XCar had a chance to get behind the wheel of the Jaguar C-X75, so we think that is a great opportunity to delve into the Supercar that was ahead of its time. The Jaguar C-X75 is a hybrid-electric, two-seater which debuted at the 2010 Paris Motor Show. The C-X75 was named in honor of Jaguar’s 75th anniversary, the C stands for concept and the X for experimental. The C-X75 concept produces 778 horsepower through four electric motors, designed to drive the four wheels. The batteries driving these motors are recharged using two diesel-fed micro gas turbines instead. The car even had a range of 40 miles on the electric motors. The vehicle has been described as a model that will influence future design and technology as the C-X75 concept will be used for continuing research and development of future Jaguar technologies.
The astounding look of the C-X75 is pure Jaguar. “This will be the finest looking and most innovative Jaguar ever created,” says Ian Callum, Jaguar’s Director of Design. “Even in the world of supercars, we can still produce the most beautiful. C-X75 is an exciting project for us and a clear statement of Jaguar’s intent to continue creating bold, innovative and beautiful performance cars.”
Raising the Bar
Project C-X75 was designed to deliver stunning on-road performance, while adopting cutting-edge technology for remarkably economical running.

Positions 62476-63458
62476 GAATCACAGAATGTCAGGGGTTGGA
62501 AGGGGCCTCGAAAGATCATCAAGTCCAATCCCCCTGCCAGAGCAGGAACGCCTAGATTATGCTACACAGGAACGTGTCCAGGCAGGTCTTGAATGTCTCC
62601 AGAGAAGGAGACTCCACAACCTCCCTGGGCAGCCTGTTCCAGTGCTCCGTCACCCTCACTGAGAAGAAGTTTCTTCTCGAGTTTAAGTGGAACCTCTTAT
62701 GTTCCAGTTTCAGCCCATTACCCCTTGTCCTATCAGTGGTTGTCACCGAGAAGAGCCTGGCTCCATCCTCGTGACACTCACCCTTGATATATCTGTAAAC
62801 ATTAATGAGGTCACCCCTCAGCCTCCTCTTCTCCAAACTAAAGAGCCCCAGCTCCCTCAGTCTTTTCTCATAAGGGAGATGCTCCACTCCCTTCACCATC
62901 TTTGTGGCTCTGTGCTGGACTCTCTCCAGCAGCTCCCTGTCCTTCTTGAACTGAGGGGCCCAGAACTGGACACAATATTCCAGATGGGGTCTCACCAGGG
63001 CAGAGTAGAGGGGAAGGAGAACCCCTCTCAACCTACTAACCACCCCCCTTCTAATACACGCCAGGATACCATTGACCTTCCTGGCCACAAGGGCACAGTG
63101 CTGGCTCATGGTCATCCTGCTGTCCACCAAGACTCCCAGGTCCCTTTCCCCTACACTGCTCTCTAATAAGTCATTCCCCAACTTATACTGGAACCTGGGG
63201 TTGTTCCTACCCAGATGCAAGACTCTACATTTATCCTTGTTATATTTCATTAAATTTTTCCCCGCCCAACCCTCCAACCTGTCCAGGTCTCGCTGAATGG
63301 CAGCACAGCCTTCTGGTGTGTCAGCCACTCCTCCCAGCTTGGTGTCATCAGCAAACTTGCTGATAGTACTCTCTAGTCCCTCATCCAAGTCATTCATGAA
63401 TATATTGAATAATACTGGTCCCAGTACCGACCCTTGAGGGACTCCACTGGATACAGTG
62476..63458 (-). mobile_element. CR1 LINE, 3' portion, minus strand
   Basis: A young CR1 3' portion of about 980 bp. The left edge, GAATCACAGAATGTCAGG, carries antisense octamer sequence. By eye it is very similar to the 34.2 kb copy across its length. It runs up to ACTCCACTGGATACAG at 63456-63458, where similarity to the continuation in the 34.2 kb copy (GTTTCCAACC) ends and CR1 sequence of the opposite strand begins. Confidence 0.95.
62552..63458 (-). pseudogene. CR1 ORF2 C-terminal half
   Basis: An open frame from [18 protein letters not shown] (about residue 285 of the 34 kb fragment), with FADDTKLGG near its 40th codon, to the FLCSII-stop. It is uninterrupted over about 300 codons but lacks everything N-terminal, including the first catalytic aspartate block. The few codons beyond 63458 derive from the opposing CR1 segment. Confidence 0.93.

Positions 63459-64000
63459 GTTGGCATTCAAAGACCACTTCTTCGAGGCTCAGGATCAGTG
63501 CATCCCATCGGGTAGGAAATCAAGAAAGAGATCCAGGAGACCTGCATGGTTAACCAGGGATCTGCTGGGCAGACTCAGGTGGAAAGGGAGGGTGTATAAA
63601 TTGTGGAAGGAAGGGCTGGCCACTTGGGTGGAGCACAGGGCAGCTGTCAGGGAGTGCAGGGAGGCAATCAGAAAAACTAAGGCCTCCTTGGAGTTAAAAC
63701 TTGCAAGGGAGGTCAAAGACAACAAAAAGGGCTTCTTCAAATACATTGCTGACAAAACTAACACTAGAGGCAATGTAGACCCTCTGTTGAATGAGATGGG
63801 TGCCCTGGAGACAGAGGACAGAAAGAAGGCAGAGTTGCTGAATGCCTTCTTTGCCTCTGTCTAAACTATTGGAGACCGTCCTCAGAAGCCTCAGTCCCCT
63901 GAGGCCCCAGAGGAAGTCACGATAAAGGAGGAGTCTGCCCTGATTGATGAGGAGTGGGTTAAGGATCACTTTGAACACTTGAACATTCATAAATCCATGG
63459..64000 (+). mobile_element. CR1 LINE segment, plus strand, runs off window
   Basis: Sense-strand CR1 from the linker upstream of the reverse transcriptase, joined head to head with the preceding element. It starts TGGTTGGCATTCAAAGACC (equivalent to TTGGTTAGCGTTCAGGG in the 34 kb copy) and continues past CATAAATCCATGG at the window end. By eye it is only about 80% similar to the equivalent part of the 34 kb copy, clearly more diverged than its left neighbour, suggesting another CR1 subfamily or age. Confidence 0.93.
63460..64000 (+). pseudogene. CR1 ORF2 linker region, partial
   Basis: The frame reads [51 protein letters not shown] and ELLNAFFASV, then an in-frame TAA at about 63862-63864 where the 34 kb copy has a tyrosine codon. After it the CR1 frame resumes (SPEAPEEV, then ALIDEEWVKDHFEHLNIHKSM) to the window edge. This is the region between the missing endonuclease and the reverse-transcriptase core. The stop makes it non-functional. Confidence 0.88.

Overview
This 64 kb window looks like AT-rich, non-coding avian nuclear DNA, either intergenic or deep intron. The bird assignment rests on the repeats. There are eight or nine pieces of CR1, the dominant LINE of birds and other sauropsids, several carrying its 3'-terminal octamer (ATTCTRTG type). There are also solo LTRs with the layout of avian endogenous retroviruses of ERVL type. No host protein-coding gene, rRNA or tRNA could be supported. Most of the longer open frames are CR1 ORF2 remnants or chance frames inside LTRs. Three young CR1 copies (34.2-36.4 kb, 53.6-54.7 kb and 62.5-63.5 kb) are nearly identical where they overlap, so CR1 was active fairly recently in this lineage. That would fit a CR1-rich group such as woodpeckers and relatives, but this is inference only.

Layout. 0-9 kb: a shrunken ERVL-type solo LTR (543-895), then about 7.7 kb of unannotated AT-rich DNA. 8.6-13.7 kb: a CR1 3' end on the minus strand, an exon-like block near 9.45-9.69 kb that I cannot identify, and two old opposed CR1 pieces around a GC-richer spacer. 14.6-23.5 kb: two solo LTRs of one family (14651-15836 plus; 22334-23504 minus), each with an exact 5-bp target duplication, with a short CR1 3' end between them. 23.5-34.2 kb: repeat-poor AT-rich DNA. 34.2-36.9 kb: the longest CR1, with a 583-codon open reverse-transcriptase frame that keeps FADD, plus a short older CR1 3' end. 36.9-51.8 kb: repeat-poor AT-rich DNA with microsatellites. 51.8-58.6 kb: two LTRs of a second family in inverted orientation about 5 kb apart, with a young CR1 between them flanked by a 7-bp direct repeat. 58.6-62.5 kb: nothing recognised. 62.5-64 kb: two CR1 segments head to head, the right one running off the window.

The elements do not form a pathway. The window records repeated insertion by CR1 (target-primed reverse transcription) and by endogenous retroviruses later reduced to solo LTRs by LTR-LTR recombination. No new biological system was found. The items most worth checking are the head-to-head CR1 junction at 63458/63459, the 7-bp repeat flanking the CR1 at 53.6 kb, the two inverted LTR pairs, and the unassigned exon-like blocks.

Carbon-fiber, drawn from Motorsports technology and used in the chassis, creates an incredibly lightweight yet rigidly strong structure. Super-fine fibers made from pure carbon are woven into fabric sheets that are then carefully impregnated with a resin and baked into shape with a combination of heat and pressure.
The dynamic styling of the C-X75 concept hints at its exceptional performance.
Project goals are;
0-60mph under 3 seconds
0-100mph under 6 seconds
While the C-X75 promises supercar performance, with a top speed in excess of 200 mph, it is also a low-emissions hybrid vehicle concept, with a range of up to 30 miles on electric power alone, with incredibly low CO2 emissions of less than 99 g/km. To put that into perspective, most new cars sold in the US today are in the 121-150 g/km range.
C-X75 is not just about straight-line performance; its ideal weight distribution also gives it optimal handling. The battery pack is mounted in the chassis in such a way as to become a positive factor for handling, stabilizing the car at higher speeds. Meanwhile, the compact engine is small enough to be mounted low in the engine bay and to keep weight to an absolute minimum.
All in all, we are sad that this car never made it into production, seeing it up close the styling is amazing and the figures would suggest it would be a blast to drive. Last but not least it has two turbines, and lets be honest who doesn’t want turbines on a car?